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  • 1
    Publication Date: 2018-12-01
    Description: A wind tunnel experiment was performed to study the characteristics of supersonic airflow (M(infinity) = 2.5-3.86) through an open channel with a contoured floor. The measured static pressures along the centerline of the channel floor exhibited an unexpected rise at the end of the channel. Complex three-dimensional interactions of compression and expansion waves within the channel coupled with external flow perturbations caused by model/tunnel wall interference were the suspected sources of this flow behavior. Three-dimensional inviscid flow analysis procedures were used to investigate and explain this phenomenon. The results of the computations and the experiment are presented and discussed.
    Keywords: AERODYNAMICS
    Type: AIAA PAPER 84-1179
    Format: text
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  • 2
    Publication Date: 2019-07-10
    Description: Experimental results from testing of a novel supersonic inlet model in NASA Glenn Research Center's 10- by 10-foot supersonic wind tunnel are presented. The patented inlet concept, called Two-Stage Supersonic Inlet (TSSI), incorporates a large cavity, or throat slot, in the supersonic diffuser intended to enhance the stability of the normal shock. The present embodiment of the concept is a bifurcated twin-duct) design. During the course of testing an unusual 'semi-started' mode of operation was encountered. The inlet was able to spill up to 30 percent of the captured airstream without fully expelling the normal shock. In this mode, the total pressure recovery dropped approximately 6 percent without increasing steady-state distortion. Dynamic instrumentation at the cowl lip station indicates the semi-start mode may be a series of unstart/restart cycles with frequency ranging from 0.2 to 20 Hz. Engine face total pressure measurements indicate a modest impact due to this event. However, since the current test article does not have a representative subsonic diffuser (and is in fact separated), it is unclear how this mode of operation would effect an engine. Further investigation of this phenomenon is required before it is fully understood. Prior testing of the TSSI concept allowed extension of fully started inlet operation to regions of significantly reduced supply flow without reducing recovery. The test article was a smaller scale than the present test and was a single duct design. In the present test, the expanded range of stable operation with high recovery was not realized.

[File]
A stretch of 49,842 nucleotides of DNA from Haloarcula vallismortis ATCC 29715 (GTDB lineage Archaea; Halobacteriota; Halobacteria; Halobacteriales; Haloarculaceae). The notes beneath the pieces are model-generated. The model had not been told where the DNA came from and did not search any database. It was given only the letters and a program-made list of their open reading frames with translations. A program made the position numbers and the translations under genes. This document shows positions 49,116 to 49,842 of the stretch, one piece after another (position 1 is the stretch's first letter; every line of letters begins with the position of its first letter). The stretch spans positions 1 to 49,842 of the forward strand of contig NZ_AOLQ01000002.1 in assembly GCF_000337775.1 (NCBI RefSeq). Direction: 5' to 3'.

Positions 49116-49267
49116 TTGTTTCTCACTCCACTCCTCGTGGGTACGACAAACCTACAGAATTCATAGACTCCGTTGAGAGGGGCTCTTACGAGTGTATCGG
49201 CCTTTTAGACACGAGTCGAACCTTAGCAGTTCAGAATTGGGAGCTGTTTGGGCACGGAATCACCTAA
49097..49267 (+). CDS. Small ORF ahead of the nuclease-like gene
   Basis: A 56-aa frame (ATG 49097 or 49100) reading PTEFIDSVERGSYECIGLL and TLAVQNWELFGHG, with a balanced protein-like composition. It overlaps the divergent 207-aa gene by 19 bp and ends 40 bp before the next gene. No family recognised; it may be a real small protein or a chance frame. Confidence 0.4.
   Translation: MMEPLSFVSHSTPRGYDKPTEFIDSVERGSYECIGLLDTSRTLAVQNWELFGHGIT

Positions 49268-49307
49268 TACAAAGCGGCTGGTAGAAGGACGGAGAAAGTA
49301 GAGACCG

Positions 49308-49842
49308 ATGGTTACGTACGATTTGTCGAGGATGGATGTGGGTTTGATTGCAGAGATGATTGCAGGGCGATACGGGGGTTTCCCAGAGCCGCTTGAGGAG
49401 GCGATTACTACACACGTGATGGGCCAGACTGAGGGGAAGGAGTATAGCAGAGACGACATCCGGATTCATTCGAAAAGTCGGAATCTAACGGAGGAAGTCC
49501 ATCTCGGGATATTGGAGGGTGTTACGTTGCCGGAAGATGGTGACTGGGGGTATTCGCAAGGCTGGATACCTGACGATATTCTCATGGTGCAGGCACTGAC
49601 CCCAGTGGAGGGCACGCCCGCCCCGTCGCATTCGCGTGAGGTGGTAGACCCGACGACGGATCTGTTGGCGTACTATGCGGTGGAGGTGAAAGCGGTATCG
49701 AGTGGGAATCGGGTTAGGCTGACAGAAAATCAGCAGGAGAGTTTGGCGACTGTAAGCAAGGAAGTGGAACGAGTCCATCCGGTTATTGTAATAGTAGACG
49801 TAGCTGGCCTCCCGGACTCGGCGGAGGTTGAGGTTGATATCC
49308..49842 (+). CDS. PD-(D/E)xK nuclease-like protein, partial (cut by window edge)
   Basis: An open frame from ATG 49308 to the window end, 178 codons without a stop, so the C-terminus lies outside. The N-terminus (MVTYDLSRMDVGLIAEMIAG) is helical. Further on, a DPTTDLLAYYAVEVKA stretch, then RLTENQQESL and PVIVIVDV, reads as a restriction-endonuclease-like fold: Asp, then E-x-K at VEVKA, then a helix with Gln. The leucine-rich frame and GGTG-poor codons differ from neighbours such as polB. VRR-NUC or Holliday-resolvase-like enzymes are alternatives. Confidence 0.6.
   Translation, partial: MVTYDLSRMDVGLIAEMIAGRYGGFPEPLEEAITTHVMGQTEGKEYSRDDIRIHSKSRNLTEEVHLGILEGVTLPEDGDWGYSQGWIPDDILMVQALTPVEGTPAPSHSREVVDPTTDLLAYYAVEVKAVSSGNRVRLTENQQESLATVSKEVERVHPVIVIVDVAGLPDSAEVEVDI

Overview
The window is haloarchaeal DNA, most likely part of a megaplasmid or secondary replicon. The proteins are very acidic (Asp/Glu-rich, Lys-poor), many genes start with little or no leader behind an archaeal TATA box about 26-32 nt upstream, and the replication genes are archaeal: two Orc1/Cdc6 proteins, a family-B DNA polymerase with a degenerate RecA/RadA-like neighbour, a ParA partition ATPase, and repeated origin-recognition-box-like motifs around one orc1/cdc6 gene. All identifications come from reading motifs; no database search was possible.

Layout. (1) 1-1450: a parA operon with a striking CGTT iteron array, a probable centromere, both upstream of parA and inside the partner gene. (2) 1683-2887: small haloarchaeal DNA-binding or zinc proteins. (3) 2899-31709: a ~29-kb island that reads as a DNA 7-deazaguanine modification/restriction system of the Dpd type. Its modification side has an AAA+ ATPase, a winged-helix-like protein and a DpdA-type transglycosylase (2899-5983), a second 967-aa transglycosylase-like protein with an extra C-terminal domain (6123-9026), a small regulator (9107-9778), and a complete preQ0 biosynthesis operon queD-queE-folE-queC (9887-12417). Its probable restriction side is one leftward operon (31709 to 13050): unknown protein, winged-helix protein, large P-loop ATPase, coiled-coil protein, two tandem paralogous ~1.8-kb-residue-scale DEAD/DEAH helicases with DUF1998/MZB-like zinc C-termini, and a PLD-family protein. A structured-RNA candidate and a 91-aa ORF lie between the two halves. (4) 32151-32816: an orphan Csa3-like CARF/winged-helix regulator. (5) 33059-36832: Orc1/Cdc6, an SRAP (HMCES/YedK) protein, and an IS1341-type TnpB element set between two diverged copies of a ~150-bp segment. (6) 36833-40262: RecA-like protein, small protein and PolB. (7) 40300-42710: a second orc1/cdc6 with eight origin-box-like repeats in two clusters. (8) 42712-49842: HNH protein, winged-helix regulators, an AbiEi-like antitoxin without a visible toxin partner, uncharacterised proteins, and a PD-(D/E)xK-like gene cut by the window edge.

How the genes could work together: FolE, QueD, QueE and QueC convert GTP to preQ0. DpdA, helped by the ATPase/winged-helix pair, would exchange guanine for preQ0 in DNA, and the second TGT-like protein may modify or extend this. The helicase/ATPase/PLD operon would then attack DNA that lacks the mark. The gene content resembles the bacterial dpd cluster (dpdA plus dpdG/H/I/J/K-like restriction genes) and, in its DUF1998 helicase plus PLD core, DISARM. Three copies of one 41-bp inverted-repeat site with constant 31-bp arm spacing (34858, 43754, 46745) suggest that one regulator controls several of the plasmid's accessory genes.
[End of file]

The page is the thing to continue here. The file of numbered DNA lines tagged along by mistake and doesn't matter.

Keywords: Aerodynamics
    Type: NASA/CR-2003-212313 , NAS 1.26:212313 , E-13902
    Format: application/pdf
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  • 3
    Publication Date: 2015-10-30
    Description: Filtered x-ray diode (XRD) arrays are often used to measure x-ray spectra vs. time from spectrally continuous x-ray sources such as hohlraums. A priori models of the incident x-ray spectrum enable a more accurate unfolding of the x-ray flux as compared to the standard technique of modifying a thermal Planckian with spectral peaks or dips at the response energy of each filtered XRD channel. A model x-ray spectrum consisting of a thermal Planckian, a Gaussian at higher energy, and (in some cases) a high energy background provides an excellent fit to XRD-array measurements of x-ray emission from laser heated hohlraums. If high-resolution measurements of part of the x-ray emission spectrum are available, that information can be included in the a priori model. In cases where the x-ray emission spectrum is not Planckian, candidate x-ray spectra can be allowed or excluded by fitting them to measured XRD voltages. Examples are presented from the filtered XRD arrays, named Dante, at the National Ignition Facility and the Laboratory for Laser Energetics.
    Print ISSN: 0034-6748
    Electronic ISSN: 1089-7623
    Topics: Electrical Engineering, Measurement and Control Technology , Physics
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